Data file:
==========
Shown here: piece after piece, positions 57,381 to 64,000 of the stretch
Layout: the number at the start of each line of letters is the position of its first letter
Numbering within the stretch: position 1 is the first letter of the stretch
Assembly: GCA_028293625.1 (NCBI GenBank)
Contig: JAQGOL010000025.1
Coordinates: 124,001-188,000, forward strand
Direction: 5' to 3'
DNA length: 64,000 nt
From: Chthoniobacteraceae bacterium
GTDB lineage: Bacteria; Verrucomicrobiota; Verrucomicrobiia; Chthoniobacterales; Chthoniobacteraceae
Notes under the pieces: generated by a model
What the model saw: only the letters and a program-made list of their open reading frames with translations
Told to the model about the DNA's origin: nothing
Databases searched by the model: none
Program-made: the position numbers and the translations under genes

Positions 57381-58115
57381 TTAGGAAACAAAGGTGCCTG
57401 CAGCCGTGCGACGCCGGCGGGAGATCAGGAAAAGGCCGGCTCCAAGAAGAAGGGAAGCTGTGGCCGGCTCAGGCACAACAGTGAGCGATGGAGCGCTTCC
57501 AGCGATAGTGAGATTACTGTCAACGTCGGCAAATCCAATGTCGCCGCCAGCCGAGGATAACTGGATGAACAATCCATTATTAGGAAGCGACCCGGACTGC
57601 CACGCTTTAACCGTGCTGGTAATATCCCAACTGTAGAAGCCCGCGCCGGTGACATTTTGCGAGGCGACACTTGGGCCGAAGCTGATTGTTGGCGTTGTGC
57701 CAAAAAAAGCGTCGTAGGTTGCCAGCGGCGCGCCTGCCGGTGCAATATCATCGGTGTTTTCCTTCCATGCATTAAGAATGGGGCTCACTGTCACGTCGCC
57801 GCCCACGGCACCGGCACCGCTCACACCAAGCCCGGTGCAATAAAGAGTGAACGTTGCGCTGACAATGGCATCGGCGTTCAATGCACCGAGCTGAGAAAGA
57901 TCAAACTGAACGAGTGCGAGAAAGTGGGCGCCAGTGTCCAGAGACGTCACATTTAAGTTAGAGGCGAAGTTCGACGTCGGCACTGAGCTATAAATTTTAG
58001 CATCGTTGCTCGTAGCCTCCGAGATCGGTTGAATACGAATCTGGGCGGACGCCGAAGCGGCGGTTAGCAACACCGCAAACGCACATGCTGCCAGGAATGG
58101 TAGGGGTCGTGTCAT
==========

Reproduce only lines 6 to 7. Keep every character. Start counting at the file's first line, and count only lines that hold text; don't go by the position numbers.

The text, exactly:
Coordinates: 124,001-188,000, forward strand
Direction: 5' to 3'